This article was originally written fro Iguana 5 and contains version 5 screenshots, and may contain out of date references.
This article explores what it takes to implement a simple Oauth 1.0 web service interface to a cloud based accounting application called Xero.
If you are an existing customer then the most likely reason you are reading this article is because you have to deal with a web service interface which requires Oauth 1.0.
If you just want to get information about implementing Oauth 1.0 with Xero then feel free to skip this section and go jump straight to the last section of this article. If you want a bit more background, read on.
I became aware of Xero about a year ago and was intrigued about how I could improve our own internal operations using a modern accounting application that would be easy to integrate with using web services and our integration engine Iguana.
Xero doesn’t really position itself as an enterprise accounting system but as someone is who is a little obsessed with integration it struck me as an interesting experiment to see what we could achieve with a leveraging the APIs that Xero has to go well beyond what it was intended for.
By being able to use the API it makes it possible to use financial data in much more interesting ways than what the core of Xero itself offers. Looking at account receivables for instance – making it easy and convenient for my management team and our account managers to get visibility into what the status is in this area for their accounts and so on.
On the whole applications like Microsoft Excel and Google sheets are powerful analytical tools to quickly see important trends in the data which have more flexibility than what comes with the pre-canned reports that any given accounting system has. APIs give the means to easily get the data out in an automated fashion and cross reference it with data from other systems like our customer relationship management (CRM) system.
As someone who has built my entire career around integration I found it hard not to be attracted to having a go at tackling this problem myself. I understand the problem domain very well and I have the technical skills required to get it done quickly. It also forces me to think about exactly what to report on.
So why Xero? Well I like intuitive software and in my experience a lot of enterprise software doesn’t come up to snuff in that area. Xero’s core functionality is pretty nice. It’s core dashboard is a nice snapshot of what is going on.
It has an excellent eco-system of auxiliary applications that let my staff do automated expense reporting, it syncs up with feeds from our bank to make bank account reconciliation easier. The fact I can access it from the web without installing any software on my Macbook makes it very attractive – that was one thing that really annoyed me with our old accounting system which was only on windows.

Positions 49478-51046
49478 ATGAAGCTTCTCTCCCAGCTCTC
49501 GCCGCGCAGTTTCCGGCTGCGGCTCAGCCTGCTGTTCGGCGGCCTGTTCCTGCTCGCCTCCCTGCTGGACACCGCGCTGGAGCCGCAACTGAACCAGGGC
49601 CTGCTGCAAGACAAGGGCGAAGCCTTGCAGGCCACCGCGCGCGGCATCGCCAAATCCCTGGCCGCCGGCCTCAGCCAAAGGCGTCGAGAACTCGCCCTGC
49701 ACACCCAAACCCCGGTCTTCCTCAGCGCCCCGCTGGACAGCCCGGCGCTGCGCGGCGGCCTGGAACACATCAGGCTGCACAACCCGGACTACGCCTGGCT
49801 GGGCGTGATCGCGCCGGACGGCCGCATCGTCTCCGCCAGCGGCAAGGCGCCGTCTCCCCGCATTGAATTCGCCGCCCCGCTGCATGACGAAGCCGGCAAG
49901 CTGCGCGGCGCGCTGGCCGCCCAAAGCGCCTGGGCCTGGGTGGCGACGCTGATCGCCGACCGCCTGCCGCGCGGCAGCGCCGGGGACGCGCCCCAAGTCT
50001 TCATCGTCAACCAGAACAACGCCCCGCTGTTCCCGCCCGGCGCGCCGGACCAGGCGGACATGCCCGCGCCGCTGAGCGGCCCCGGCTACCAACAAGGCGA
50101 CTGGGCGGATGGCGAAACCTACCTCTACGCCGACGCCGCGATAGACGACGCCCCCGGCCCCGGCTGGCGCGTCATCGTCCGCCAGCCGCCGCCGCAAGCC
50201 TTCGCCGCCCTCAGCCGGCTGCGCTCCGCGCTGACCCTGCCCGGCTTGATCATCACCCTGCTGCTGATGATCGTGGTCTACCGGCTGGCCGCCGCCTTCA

Accounting wise our business isn’t all that complicated – we’re a software vendor in Canada – we mainly sell outside of Canada so most our sales are in USD as well as significant sales in Euros and a few other currencies. It seemed a reasonable bet to give Xero a try and see if we could make it work for our business.
Funnily enough Xero is a New Zealand based company out of Wellington which is where I was born and grew up. That kind of closed the decision for me 🙂 Small world!
Positioning wise Xero isn’t really aimed at much smaller businesses than us. You can see that in things like the fact that the permissions system doesn’t really support giving roles to say my sales team to only see invoices related to their accounts and so on. But that’s where the power of APIs come in. By extracting data and reporting on it it becomes easy to do things with Xero that go beyond what it was created for.
At the end of day every business receives money and pays out money. All the raw data is there and if you can easily automate extracting that data into tools like Microsoft Excel and Google Sheets then it is easy to use pivot tables to generate all manner of reports and dashboards to suit the needs of your business. It’s just a matter of organizing things a little to make sure data is tagged appropriately and great things can be done.
I’ve been doing that and it’s great – modern spreadsheets are great data processors. They can crunch through data really quickly and so if I can get the source data into them in an automatic manner then I can get the quick overview of what is going on, look at actuals vs. our plan etc. etc. But I want an easy way to populate the data directly into the sheets and also make that data available to whoever needs it in my company.
Iguana is an obvious solution to tackle the problem – it can sit in front of Xero and act as the gate keeper that controls what data is available and present it in a format that is easy to inhale into the spreadsheets we use for actual reporting.
So one challenge to overcome was to talk to Xero’s web apis. Xero itself appears to be built on a Microsoft stack – you can see that from when it’s is given bad parameters and it raises errors that appear to come from Microsoft IIS. The APIs require an early version of Oauth 1.0 to authenticate with.
Now Xero themselves are not really geared up to give a lot of direct information explaining how their implementation of Oauth 1.0 is done. They prefer customers to use wrapper libraries that implement the Oauth 1.0 protocol. Fair enough. That’s okay for getting a working proof of concept up and running but in my opinion not something I would want to support in production.